Part II of a four-part series analyzing how successful the 2009-2010 reforms have been in making the Administrative Board’s disciplinary process more educational, transparent, and empowering for accused students. Part I, Part III, and Part IV were published Oct. 23, 25, and 26.
When Daniel learned that he was among dozens of students being investigated for cheating in Government 1310: “Introduction to Congress,” he set up meetings with five attorneys in the Boston area. All of them told him the same thing—do not talk to your resident dean.
Daniel’s resident dean will not vote on his case, but he is not his advocate, and nothing Daniel says to him will be kept confidential. In fact, Daniel’s resident dean, who like all other resident deans sits on the Ad Board, is required to relay anything Daniel says that is relevant to the case to the other Board members responsible for deciding his fate.
Now, as he drafts his statement and awaits his hearing before the subcommittee, Daniel, who requested that his name be changed because he does not want others to know that he is accused of cheating, refuses to communicate directly with his resident dean.
Daniel’s concerns about his resident dean’s conflicted interests are nothing new. In 2009, responding to a “perceived ‘dual role’” of resident deans, the committee charged with reforming the Ad Board recommended a changed role for the resident dean in the process.
Their recommendations, which have since been implemented, called for the Secretary of the Ad Board, John “Jay” L. Ellison, to deliver Ad Board cases to the accused student, a role that was previously held by the resident dean.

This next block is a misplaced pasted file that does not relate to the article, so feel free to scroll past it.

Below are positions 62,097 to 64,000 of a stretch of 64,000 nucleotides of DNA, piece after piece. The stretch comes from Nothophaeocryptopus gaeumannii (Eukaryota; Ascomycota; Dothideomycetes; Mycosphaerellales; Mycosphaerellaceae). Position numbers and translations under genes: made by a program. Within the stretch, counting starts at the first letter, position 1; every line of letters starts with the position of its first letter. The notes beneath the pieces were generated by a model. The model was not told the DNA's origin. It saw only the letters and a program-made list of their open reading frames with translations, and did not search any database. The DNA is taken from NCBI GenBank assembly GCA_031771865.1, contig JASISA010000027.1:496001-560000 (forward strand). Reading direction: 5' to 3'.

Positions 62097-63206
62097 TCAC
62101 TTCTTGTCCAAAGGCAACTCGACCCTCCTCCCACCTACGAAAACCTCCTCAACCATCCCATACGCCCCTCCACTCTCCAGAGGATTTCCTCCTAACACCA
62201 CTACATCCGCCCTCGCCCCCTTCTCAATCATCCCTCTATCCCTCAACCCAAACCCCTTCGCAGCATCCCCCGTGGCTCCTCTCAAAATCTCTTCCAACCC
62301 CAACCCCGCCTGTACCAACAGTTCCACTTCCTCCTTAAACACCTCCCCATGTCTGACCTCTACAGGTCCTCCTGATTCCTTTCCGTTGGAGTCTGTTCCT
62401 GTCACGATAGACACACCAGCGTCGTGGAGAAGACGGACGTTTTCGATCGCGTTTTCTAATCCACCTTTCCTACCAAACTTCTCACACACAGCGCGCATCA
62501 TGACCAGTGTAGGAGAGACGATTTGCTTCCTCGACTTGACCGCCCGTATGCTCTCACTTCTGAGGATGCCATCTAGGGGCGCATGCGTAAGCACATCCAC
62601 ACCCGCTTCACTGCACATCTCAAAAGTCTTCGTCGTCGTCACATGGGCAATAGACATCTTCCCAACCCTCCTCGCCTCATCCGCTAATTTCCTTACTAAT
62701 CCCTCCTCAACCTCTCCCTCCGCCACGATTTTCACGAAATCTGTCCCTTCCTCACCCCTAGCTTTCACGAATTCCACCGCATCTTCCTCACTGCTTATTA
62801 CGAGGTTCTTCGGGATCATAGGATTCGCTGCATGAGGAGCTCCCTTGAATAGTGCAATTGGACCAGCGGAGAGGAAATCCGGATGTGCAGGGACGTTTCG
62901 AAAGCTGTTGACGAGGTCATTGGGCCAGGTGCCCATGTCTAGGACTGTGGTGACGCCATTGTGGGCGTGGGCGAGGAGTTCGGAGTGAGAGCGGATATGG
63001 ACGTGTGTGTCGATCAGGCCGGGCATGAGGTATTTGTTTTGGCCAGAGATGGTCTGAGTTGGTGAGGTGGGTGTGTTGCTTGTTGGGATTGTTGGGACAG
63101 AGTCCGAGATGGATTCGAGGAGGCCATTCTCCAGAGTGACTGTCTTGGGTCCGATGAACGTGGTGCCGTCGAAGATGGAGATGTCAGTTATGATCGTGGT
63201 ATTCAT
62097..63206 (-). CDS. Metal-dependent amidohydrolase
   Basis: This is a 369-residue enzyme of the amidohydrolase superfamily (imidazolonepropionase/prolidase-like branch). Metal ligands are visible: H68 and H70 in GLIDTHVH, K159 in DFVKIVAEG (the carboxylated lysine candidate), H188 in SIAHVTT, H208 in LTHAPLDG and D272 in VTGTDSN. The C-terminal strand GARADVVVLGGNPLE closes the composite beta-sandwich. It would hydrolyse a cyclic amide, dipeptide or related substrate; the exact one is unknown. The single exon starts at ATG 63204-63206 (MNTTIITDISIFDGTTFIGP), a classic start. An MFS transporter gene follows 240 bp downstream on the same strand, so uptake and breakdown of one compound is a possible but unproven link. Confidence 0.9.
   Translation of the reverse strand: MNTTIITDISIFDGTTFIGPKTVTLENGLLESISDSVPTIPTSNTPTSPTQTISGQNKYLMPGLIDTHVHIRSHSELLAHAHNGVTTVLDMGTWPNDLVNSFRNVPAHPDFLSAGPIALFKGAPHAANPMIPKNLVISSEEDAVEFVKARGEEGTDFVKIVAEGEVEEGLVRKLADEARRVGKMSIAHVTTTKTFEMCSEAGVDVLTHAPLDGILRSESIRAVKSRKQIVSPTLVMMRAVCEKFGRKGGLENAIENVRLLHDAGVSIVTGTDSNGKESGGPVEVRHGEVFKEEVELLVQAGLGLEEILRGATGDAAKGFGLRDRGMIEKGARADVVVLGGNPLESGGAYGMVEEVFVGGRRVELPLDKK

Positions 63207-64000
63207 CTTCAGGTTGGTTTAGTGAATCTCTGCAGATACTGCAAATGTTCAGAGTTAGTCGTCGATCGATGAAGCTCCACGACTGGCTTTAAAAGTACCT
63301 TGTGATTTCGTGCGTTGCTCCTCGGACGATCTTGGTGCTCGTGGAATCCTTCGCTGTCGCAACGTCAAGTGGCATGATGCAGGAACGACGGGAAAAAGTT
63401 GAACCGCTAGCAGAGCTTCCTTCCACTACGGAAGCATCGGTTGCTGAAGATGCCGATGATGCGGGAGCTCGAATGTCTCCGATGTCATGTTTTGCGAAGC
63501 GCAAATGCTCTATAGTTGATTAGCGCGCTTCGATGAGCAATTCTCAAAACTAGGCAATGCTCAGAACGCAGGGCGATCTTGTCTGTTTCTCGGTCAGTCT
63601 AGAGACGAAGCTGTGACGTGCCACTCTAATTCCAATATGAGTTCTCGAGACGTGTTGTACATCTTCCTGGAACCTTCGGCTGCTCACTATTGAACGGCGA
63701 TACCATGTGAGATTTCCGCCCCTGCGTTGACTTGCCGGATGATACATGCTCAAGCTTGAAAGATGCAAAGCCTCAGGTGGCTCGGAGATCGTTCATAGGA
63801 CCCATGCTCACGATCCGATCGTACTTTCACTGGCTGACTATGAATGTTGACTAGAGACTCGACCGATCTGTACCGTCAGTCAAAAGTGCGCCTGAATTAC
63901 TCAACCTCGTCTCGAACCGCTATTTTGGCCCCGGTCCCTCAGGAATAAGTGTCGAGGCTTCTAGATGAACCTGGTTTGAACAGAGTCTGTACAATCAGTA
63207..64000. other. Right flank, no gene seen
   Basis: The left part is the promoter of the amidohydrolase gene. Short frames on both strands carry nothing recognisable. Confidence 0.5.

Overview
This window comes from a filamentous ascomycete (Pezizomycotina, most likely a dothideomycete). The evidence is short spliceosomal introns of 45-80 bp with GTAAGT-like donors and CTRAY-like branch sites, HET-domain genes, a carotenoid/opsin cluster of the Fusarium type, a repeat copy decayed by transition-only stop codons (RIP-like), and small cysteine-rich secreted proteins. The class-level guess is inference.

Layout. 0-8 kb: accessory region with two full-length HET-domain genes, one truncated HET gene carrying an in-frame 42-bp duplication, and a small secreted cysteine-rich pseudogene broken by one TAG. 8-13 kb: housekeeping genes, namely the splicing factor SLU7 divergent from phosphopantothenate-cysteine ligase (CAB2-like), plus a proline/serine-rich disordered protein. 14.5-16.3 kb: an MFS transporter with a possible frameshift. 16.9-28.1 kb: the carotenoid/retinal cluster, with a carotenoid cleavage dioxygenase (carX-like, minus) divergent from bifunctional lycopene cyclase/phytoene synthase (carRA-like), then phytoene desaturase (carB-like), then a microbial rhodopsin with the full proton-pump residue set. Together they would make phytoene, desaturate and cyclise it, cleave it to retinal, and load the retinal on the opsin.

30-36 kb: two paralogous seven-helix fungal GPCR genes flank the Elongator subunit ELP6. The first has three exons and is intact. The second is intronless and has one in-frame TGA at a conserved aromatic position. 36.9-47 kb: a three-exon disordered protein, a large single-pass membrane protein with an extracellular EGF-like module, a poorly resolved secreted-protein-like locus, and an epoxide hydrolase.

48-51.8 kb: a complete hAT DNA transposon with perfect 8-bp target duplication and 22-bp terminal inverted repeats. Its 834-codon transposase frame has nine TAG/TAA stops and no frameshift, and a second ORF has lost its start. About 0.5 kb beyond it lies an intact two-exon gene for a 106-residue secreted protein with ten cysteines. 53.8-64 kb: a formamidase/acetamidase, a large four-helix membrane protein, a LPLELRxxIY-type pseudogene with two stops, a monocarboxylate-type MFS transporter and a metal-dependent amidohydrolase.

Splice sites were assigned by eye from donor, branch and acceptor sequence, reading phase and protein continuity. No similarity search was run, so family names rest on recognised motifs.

The Committee to Review the Administrative Board also advocated for a “more robust” role for personal advisers—typically a coach, faculty member, tutor, or proctor—whom a student can select to advise them in addition to their resident dean.
But today, with personal advisers rarely used, critics say that these reforms have had little impact in remedying what they describe as a deeply inadequate advising process for students facing disciplinary proceedings.
And this fall, as the massive Government 1310 scandal places unprecedented demands on the resident deans who are responsible for guiding their own students through the process and deliberating on the fates of dozens of others, critics say that the resident dean’s contradictory role is brought into even sharper focus.
THE PERSONAL ADVISER
Matthew L. Sundquist ’09, a former Undergraduate Council president who served on the reform committee, said that the committee’s recommendations came in a climate in which many perceived that the resident dean was pulled in multiple directions.
“There was a general impression among some people that resident deans had slipped into the role of serving as prosecution, defender, and jury for students,” Sundquist said.
Sundquist said that in conversations with committee members, students had expressed a “deep interest” in a greater role for personal advisers, who at that time could only offer moral support in hearings.
“We thought, if that’s what students want, and that’s what makes students comfortable, then let’s get that person in the room with the student” in a more empowered role, Sundquist said.
Today, personal advisers, whom accused students can select from among officers of the Faculty of Arts and Sciences, enjoy greatly enhanced privileges. Personal advisers are now permitted to access all relevant documents pertaining to a case, accompany a student into the room of the proceedings, call recesses on behalf of the student, and address the Board if the student forgets to bring up relevant information.
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